Juvenile Detention Alternatives Initiative® (JDAI) sites across the country must reevaluate their assumptions and processes to safely reduce detention of Native American youth says a new report by the Association on American Indian Affairs.
Released in conjunction with Native American Heritage Month, the report reviews how JDAI sites currently identify and respond to Native American youth, highlighting both areas in need of improvement and promising efforts.
The Annie E. Casey Foundation funded report — Examining How JDAI Sites Interact with Native Youth and Tribes — is based on a 2016 survey and interviews conducted by the Association on American Indian Affairs. Sites were asked to identify Native American youth and whether or not they had collaborated with tribal governments and tribal juvenile justice staff to provide culturally appropriate alternatives to detention.
This research revealed two key areas of concern:
- A lack of reliable processes for identifying and collecting data on Native American youth; and
- A lack of outreach to tribes to:
- collect information on a youth’s status as a citizen or member of a tribe;
- provide notice to the tribe of a young person’s offenses; and
- determine whether there are culturally appropriate services available.
The survey’s findings are consistent with data indicating that juvenile justice systems across the country are failing Native American youth. These youth are detained at disproportionately higher rates than any other racial or ethnic group. They also have the highest rate of detainment for status offenses, drug offenses and technical violations of probation and face a high risk of substance abuse and suicide as well as suspension and expulsion from school.
Casey Foundation Senior Associate David E. Brown says the report’s findings serve as an important call to action for JDAI sites. “As we at the Foundation have increased our emphasis on race and equity, equity for Native youth in juvenile justice has been a blind spot for us and many of the juvenile justice systems with which we work. Now we know better, and leaders in the field are showing us how to do better.”
One such leader is Shannon Keller O’Loughlin, executive director of the Association on American Indian Affairs and one of the report’s primary authors. While there are a few JDAI sites engaged in emerging best practices, O’Loughlin notes that most sites lack consistent and culturally appropriate protocols to collect robust data on Native American youth and to connect these youth with culturally appropriate alternatives to detention — two core tenets of JDAI.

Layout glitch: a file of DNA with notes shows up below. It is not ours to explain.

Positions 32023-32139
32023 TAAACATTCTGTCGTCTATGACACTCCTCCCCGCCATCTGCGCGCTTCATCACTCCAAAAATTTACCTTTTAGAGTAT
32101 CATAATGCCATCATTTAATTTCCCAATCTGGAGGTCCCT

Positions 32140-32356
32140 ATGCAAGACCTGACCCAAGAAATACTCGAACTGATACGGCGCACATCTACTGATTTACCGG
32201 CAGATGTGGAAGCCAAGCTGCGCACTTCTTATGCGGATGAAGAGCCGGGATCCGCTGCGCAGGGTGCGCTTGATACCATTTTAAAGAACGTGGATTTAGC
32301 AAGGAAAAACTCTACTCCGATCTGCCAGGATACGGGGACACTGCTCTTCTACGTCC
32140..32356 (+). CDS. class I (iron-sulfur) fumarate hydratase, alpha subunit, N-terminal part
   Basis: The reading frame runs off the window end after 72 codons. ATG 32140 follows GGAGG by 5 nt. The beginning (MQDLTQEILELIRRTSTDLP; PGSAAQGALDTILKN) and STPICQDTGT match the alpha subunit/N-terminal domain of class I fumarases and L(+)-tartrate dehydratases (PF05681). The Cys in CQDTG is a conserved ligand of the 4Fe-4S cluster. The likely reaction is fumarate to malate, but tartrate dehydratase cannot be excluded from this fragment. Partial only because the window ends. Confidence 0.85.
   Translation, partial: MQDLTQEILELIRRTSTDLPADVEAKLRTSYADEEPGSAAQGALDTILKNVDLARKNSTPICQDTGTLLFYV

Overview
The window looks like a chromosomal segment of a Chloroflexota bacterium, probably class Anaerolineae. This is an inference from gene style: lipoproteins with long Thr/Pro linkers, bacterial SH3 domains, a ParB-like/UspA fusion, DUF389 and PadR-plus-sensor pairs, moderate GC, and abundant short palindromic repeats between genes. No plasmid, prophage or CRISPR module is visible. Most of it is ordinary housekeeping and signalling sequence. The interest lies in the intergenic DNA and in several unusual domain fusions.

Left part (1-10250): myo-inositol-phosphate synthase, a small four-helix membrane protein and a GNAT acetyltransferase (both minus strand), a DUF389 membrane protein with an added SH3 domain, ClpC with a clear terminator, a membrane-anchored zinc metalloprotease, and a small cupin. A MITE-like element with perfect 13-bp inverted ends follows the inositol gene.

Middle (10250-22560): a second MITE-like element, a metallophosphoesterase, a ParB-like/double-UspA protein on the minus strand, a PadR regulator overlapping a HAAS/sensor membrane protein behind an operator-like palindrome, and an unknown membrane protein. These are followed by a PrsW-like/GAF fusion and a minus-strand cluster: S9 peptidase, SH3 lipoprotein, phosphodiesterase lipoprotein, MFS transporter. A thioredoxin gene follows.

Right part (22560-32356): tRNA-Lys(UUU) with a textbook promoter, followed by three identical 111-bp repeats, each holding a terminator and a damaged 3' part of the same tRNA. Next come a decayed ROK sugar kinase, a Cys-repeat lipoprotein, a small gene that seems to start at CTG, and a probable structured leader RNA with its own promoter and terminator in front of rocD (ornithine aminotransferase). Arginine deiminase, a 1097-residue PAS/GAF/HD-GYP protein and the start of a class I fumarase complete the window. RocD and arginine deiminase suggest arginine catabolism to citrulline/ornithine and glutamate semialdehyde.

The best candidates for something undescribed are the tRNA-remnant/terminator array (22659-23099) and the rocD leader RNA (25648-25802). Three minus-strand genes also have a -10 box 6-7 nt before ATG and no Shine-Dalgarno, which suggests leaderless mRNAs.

To help JDAI sites address these concerns, the report offers concrete recommendations, including:
- Developing uniform and consistent protocols for identifying Native American youth by tribal affiliation;
- Establishing notification protocols for informing tribes when a Native American youth enters the juvenile justice system; and
- Educating staff on the unique issues facing Native American youth and the availability of culturally relevant alternatives to detention.
JDAI sites in Arizona, Montana, New Mexico and Washington are pursuing some of these recommendations. For example, Arizona’s Native American Youth Collaborative provides guidance on identifying Native American youth and connecting them with culturally appropriate services. New Mexico requires tribal notification in all juvenile justice proceedings where a youth may be detained — and it is the only state in the nation to do so. And in Snohomish County, Washington, court staff and community partners participate in cultural awareness training, which highlights the importance of providing appropriate services to Native American youth.
The practices being implemented at these sites, along with efforts already underway at two tribal JDAI locations — the Mississippi Band of Choctaw Indians and the Pueblo of Isleta near Albuquerque, New Mexico — are starting points for JDAI sites across the country to scrutinize their work with Native American youth and to commit to doing better.
Read Examining How JDAI Sites Interact with Native Youth and Tribes